Thanks for the input. My concern on the size is that my HK7000 is 20.5" deep. I may have to go 24" deep if I plan on using wire management. I am thinking I can stack the cable box on top of the VCR. So for now I would only need four shelves, but I am starting to think that 6 or 8 is a good idea. Down the road I see a SVS or two and maybe a bass management system. I am concerned about the feet. I was thinking of spot welding a large nut to a plate and use that as an end cap for the tubing. I could then make the feet adjustable. Do you think I need spikes? I know it helps a bunch with speakers and stands, but you don't have to worry about your component rack "walking" like you do speakers. I have a modest wood workshop in my garage, but I think I am going to go with the super steel. Not to mention, I probably won't have to do to much of the actual work.

JT

------------------

Enjoy and Happy Listening!

Link to comment
Share on other sites

If I did it again, I'd build even more shelves. I don't like having components stacked on each other, personally, and I'm running out of space (must...stop...buying...amps....).

My friend Ross Taylor (famous on this board) actually did most of the building of the shelves. We biscount-joined maple lips to the front of the shelves, which were just urethaned their natural color, and the shelves were painted semi-gloss black. Used 3/4" threaded rod with rubber feet on the bottoms (like on the end of canes).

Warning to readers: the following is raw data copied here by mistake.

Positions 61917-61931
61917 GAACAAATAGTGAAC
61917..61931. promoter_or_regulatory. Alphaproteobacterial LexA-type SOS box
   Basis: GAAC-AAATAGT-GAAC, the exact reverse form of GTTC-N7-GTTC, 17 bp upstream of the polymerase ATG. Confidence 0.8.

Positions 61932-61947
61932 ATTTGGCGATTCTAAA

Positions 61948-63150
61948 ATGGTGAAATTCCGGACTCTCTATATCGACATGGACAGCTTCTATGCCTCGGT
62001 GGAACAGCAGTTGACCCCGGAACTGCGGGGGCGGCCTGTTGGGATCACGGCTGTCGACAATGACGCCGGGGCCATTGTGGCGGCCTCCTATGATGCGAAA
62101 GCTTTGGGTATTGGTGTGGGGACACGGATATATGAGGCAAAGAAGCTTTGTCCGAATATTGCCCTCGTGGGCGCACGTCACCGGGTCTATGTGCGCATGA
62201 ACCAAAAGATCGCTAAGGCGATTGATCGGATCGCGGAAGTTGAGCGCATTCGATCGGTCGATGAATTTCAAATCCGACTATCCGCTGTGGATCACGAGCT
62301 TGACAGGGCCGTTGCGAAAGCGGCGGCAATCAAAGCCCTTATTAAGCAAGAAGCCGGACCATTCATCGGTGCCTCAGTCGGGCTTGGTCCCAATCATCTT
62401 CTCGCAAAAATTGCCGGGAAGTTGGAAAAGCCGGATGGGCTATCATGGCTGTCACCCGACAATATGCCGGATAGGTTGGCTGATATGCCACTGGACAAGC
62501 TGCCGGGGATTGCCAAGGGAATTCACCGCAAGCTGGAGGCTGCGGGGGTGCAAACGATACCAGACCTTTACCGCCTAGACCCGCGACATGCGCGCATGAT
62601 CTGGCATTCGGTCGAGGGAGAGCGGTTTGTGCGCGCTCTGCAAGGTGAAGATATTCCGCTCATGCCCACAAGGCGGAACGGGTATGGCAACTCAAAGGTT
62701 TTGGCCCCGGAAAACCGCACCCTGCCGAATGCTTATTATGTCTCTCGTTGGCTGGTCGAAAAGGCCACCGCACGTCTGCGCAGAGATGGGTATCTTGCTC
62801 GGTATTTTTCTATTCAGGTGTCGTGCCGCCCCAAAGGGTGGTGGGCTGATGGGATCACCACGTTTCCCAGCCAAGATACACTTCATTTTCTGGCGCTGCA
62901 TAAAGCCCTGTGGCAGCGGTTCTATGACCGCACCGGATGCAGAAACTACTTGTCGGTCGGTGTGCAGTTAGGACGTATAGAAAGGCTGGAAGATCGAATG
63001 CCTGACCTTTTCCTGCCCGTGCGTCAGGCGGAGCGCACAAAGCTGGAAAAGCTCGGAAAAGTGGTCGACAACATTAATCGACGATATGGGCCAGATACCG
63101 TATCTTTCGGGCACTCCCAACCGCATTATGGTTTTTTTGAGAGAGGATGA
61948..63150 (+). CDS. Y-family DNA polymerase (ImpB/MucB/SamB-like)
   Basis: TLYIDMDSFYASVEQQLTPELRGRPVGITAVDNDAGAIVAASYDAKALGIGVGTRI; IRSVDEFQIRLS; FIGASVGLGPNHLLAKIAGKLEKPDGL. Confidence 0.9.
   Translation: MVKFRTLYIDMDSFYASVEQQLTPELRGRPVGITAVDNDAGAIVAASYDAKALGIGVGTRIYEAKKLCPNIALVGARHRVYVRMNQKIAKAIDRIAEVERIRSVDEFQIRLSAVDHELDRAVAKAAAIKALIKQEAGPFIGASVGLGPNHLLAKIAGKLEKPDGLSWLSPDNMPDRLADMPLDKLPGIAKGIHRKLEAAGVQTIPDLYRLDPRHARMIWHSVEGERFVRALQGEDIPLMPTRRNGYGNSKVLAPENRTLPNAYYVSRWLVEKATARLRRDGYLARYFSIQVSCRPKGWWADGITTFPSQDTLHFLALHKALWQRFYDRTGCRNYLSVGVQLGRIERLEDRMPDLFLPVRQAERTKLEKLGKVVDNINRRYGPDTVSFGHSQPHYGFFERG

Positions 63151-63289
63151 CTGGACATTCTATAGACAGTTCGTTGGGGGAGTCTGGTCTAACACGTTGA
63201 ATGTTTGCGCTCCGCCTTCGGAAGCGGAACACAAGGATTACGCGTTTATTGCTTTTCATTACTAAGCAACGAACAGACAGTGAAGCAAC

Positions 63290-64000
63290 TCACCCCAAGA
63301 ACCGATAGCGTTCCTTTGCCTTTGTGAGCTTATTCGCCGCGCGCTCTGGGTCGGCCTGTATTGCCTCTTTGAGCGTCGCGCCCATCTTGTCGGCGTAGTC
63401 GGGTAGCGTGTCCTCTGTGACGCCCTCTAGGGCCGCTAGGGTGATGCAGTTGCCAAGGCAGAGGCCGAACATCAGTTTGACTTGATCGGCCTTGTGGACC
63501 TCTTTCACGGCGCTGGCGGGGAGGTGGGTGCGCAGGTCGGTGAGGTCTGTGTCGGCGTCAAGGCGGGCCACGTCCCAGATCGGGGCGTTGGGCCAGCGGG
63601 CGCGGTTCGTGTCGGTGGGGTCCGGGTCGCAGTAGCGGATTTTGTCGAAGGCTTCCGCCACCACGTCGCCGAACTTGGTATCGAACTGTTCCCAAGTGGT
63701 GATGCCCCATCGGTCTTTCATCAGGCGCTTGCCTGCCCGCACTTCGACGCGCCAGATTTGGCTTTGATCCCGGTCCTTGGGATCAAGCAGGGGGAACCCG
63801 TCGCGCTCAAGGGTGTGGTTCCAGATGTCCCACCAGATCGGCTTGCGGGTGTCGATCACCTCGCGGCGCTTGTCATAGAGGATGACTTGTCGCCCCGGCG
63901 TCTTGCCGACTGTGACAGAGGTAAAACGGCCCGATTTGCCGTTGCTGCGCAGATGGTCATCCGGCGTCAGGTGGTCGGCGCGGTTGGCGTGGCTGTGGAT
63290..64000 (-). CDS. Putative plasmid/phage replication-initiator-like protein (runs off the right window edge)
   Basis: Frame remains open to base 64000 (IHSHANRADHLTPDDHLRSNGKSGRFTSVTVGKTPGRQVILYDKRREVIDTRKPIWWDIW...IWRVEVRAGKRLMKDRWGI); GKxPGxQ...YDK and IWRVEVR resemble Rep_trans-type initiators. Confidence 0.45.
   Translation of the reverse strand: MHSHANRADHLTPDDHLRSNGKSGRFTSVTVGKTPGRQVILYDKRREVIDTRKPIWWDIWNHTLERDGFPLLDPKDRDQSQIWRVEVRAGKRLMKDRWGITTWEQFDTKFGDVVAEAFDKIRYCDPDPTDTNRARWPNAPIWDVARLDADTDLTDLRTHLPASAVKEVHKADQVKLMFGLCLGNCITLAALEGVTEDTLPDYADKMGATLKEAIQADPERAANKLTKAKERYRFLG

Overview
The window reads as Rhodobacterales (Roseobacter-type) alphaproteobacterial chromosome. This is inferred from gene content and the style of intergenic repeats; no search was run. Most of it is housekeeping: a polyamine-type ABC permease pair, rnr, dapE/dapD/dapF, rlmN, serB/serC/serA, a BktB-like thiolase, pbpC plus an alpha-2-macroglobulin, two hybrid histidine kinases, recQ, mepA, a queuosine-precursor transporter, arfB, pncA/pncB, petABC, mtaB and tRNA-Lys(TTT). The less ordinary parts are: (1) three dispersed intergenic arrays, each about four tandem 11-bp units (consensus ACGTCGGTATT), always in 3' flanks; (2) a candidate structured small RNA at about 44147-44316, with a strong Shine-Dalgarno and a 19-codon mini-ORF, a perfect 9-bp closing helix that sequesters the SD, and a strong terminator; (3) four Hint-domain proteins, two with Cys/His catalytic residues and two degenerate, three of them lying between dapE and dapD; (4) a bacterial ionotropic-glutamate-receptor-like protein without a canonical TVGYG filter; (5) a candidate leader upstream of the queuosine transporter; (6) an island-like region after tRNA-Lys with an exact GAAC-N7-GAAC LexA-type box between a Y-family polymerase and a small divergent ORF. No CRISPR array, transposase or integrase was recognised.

Doug

------------------

My System

Link to comment
Share on other sites

That sounds very nice. I think I remember seeing the thread that had pictures, it looked great. I thought about doing a dado cut and trim the ends of some oak trim for the shelves. I kind of like the mixed steel and wood look. As far as the feet go, is there a need for leveling with most applications? I thinking adjustable spikes or rubber feet. I even thought about putting several outlets in the rear trunk, but that was looking a bit more compicated. Most of the professional racks I see are 5 and 6 self, some even less. The more I think about it the less I would want to make any of these for resale (maybe for a few fellow audio geeks).

JT

------------------

Enjoy and Happy Listening!

Link to comment
Share on other sites

Dougdrake wrote:

quote:

I don't like having components stacked on each other, personally, and I'm running out of space (must...stop...buying...amps....).


Can't you just hear William Shatner uttering those last four words in parentheses??

Don't ask me why...

C

------------------

My System